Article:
Luxury cinemas bank on indie product

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In early June, Landmark Theatres opened its $20 million, 12-screen flagship facility adjacent to Westside Pavilion.

Early buzz said the facility would radically alter the indie exhibition landscape in Los Angeles by giving Westside denizens a luxe moviegoing experience previously available to them only at Pacific Theatres' ArcLight Cinemas in Hollywood -- one complete with high-end snacks, sumptuous seating, state-of-the-art projection and, of course, a full bar.

The idea isn't necessarily new. About five years ago, multiplex operators around the country began moving toward a business model based on making patrons feel as though they had fallen into the lap of luxury, with stadium seating, surround sound and stepped-up customer service. But for circuits (mostly) dedicated to independent features, the move upscale couldn't have happened at a better time: The art house needed a makeover in order to compete with more affordable home theater systems and online services, like Netflix, that make even the smallest indie films accessible to almost anyone.

Even New York -- long the bastion of rickety down-market cinemas that oozed character but were a little short on modern amenities -- has gotten into the luxury act with the IFC Center, which opened in 2005 in the shell of the former Waverly Theatre. The facility offers moviegoers plush Quinette seats in three theaters that can accommodate nearly 400 patrons. Added bonuses include HD digital and 35mm projection, a short film before every feature, and a restaurant and bar -- though New York state law prohibits the consumption of alcohol inside the theaters.

Notes IFC Center vp and general manager John Vanco, "Our competition, more than anything else, is the couch. In this day and age -- no matter how frilly and fancy your theater is -- you're really trying to talk people into (getting) off their butts and away from their home theater system. We're trying to remind people of why the theatrical experience is so unique."

"Everyone is trying to give the moviegoing experience a new image," echoes Picturehouse president Bob Berney. "When you combine the amenities of these new houses with the new (projection) technologies, we're talking about shifts that will radically change our expectations of going to the movies."

Despite the best efforts of indie theater pioneer and champion Robert Laemmle, Landmark Theatres CEO Bill Banowsky believes that "the art theaters in L.A. have not been at the level they have needed to be at." Which is precisely why he opted to give patrons, in exchange for their $11, access to reserved seating, gourmet snack options courtesy of Pizza Rustica and La Brea Bakery, state-of-the-art Sony 4K SXRD digital cinema projection and several "living room" theaters furnished with comfy sofas.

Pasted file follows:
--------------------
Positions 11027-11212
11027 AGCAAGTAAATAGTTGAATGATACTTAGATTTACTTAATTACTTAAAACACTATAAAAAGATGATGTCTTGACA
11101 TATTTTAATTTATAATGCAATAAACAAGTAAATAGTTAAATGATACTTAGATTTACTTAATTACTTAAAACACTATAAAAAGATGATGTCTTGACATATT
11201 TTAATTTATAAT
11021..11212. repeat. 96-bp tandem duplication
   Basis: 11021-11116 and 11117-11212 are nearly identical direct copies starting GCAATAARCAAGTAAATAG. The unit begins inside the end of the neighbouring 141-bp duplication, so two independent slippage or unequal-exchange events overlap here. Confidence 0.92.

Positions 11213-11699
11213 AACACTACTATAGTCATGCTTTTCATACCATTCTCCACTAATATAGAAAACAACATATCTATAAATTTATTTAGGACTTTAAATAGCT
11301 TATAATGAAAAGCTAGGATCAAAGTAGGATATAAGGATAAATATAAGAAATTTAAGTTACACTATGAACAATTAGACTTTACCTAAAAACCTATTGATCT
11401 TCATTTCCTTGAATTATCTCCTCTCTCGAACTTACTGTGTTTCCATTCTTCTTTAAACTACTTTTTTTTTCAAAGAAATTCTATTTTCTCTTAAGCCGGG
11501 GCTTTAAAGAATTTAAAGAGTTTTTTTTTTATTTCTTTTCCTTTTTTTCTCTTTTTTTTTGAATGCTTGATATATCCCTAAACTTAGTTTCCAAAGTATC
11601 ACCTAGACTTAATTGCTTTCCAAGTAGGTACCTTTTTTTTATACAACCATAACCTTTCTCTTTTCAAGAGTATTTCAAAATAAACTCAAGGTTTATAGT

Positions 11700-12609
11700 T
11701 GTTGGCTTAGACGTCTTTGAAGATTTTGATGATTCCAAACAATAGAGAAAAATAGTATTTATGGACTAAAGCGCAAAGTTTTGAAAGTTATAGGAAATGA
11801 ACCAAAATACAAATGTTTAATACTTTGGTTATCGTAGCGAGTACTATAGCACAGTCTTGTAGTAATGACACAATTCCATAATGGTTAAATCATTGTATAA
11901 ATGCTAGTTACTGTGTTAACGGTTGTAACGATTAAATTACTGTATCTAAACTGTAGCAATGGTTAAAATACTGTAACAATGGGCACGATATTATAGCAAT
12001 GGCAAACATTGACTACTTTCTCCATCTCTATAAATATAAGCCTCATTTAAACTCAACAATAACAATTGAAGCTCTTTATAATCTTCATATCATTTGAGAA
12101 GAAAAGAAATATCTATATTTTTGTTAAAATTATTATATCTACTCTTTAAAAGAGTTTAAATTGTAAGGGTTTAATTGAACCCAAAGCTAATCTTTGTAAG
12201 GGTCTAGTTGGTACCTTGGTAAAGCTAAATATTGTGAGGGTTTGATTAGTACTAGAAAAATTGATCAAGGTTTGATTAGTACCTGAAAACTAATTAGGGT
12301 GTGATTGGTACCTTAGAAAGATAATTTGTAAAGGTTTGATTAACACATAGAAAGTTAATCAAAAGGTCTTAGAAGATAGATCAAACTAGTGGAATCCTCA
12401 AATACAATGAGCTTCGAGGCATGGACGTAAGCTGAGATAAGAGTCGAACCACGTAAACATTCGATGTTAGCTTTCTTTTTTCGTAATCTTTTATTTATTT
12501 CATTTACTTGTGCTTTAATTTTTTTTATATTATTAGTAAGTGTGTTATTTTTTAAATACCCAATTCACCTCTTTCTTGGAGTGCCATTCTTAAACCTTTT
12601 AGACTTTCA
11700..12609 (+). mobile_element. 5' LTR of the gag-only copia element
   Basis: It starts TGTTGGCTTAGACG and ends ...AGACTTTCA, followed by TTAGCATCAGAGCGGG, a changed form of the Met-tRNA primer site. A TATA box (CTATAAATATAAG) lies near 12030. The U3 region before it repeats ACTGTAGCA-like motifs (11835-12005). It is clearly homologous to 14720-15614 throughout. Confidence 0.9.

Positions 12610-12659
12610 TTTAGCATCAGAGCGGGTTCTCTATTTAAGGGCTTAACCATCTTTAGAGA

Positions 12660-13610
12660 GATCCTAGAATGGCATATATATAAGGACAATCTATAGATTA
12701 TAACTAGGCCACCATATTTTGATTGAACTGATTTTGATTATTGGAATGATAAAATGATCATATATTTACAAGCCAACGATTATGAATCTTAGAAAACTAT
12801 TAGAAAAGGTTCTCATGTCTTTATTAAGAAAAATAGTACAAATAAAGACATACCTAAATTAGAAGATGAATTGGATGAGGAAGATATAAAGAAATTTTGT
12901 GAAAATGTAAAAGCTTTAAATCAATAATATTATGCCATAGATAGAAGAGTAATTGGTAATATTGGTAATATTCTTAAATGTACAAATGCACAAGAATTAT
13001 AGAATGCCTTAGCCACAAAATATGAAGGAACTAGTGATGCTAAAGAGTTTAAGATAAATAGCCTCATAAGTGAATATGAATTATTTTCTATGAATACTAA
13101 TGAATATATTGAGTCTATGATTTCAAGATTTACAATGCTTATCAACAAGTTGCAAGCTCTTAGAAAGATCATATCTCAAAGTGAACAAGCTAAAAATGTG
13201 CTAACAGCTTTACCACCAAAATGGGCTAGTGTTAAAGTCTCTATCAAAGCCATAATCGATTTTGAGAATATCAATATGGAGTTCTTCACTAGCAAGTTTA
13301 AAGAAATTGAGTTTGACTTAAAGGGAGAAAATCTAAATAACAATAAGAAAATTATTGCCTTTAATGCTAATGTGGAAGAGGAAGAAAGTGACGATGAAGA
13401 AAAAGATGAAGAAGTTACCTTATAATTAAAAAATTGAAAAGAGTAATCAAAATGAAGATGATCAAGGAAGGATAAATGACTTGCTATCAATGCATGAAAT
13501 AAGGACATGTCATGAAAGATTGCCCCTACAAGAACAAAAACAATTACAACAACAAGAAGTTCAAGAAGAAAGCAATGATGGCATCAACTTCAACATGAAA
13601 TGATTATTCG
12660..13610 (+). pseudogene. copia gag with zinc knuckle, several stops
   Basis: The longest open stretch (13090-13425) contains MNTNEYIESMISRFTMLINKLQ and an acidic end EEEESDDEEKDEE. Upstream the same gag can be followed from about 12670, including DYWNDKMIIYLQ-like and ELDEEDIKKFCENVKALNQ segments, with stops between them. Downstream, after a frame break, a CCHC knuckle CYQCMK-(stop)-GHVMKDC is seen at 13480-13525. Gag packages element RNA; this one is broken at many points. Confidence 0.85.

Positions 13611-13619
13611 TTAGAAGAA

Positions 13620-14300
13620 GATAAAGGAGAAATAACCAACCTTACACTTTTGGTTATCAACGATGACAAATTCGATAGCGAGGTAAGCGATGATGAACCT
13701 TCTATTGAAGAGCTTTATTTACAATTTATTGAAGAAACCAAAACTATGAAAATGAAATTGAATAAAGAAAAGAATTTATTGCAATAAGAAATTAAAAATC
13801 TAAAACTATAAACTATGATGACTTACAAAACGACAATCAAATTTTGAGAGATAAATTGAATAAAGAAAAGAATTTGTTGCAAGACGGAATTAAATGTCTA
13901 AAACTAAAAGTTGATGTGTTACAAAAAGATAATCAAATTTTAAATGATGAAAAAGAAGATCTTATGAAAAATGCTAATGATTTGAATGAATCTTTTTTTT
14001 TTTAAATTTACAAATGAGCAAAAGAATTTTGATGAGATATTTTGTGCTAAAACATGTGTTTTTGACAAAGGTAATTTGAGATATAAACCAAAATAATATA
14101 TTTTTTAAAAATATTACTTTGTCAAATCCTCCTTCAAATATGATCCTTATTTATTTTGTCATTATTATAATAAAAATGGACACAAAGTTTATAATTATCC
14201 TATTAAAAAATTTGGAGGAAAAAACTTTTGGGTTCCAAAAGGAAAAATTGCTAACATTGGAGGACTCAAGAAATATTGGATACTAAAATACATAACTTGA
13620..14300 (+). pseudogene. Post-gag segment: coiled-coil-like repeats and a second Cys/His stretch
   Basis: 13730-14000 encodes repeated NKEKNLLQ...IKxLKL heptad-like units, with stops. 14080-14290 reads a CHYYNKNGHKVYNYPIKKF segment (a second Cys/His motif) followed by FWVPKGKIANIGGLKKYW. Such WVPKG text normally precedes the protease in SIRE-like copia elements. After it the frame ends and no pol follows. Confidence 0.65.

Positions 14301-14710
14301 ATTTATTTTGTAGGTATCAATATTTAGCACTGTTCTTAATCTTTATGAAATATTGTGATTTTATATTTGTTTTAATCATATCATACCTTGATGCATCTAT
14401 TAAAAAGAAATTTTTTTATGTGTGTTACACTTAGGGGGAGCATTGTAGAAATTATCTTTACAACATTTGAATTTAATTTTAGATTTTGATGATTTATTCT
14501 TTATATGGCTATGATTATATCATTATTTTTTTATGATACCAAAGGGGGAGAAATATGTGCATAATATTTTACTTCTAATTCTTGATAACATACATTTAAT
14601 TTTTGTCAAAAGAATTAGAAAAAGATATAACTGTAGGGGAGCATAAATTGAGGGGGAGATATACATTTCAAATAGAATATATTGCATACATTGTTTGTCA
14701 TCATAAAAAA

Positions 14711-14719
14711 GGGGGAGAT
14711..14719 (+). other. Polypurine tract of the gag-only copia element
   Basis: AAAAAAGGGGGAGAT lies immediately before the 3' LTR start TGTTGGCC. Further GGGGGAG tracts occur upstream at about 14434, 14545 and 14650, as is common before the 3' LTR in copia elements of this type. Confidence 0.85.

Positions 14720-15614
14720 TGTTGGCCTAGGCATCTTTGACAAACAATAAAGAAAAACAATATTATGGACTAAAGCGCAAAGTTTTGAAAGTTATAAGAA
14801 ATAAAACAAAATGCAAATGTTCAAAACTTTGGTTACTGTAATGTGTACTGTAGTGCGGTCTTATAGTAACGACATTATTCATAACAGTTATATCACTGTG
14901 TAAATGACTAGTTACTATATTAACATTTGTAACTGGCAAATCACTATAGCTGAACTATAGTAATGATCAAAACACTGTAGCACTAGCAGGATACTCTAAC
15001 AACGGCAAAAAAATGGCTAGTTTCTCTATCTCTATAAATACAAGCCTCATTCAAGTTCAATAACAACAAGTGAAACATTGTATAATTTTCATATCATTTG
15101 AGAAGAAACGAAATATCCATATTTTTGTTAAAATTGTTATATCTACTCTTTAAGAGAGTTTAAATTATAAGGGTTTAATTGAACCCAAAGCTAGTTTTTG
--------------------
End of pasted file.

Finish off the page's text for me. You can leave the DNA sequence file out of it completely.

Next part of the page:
Landmark has plans to open similar facilities in Baltimore and Denver in the coming months, and the company also has purchased the Ritz Theatres chain in Philadelphia, giving the circuit a presence in all of the top 10 markets. "A lot of markets that haven't supported specialty films that, well, we think are going to be receptive to a luxury experience," Banowsky says.

His optimism is well-founded based on the increasing number of independent films that are meeting with mainstream success: This year, movies like Fox Searchlight's "Once" and "Waitress" found favor with audiences across the country, as has Michael Moore's documentary "Sicko" and several other titles. "The public reacts to a great story," Landmark COO and head film buyer Ted Mundorff says. "As long as the films are smart, I don't care if the supplier is Warner Bros. (Pictures) or Fox Searchlight."

Berney says more screens for smaller films is a policy that has a big potential upside for the exhibition industry at large. "Right now, there are plenty of good specialty films and an audience hungry for them," he says, adding that the strong performance of Picturehouse's 2006 release "Pan's Labyrinth" -- which earned upward of $37 million in its domestic run -- was partly due to its popularity in suburban markets.

In May, hoping to reach those same moviegoers, art house circuit Sundance Cinemas launched the first of its branded theaters in Madison, Wis. -- a six-screen facility equipped with a stylish bistro, rooftop bar and upscale cafe -- and the exhibitor also is renovating San Francisco's eight-screen Kabuki to include stadium seating, bars and bistros. On the way are multiscreen venues in Chicago and Denver, set to open in 2008 and 2009, respectively.

Sundance Cinemas CEO Paul Richardson, a former senior exec at Landmark, says the development of high-end art houses is the result of growing support for films that are "a bit different. It used to be one art film would break through every few years. Now, it's more like two or three a year."

"What we're interested in is nurturing new places like a Madison -- cities that don't have a big art house crowd yet but have the people with the taste, attention and sophistication for them," says Focus Features distribution president Jack Foley. "A suburb like Contra Costa (Calif.) can do $20,000 in a weekend for us."

-- Randee Dawn in New York contributed to this report.



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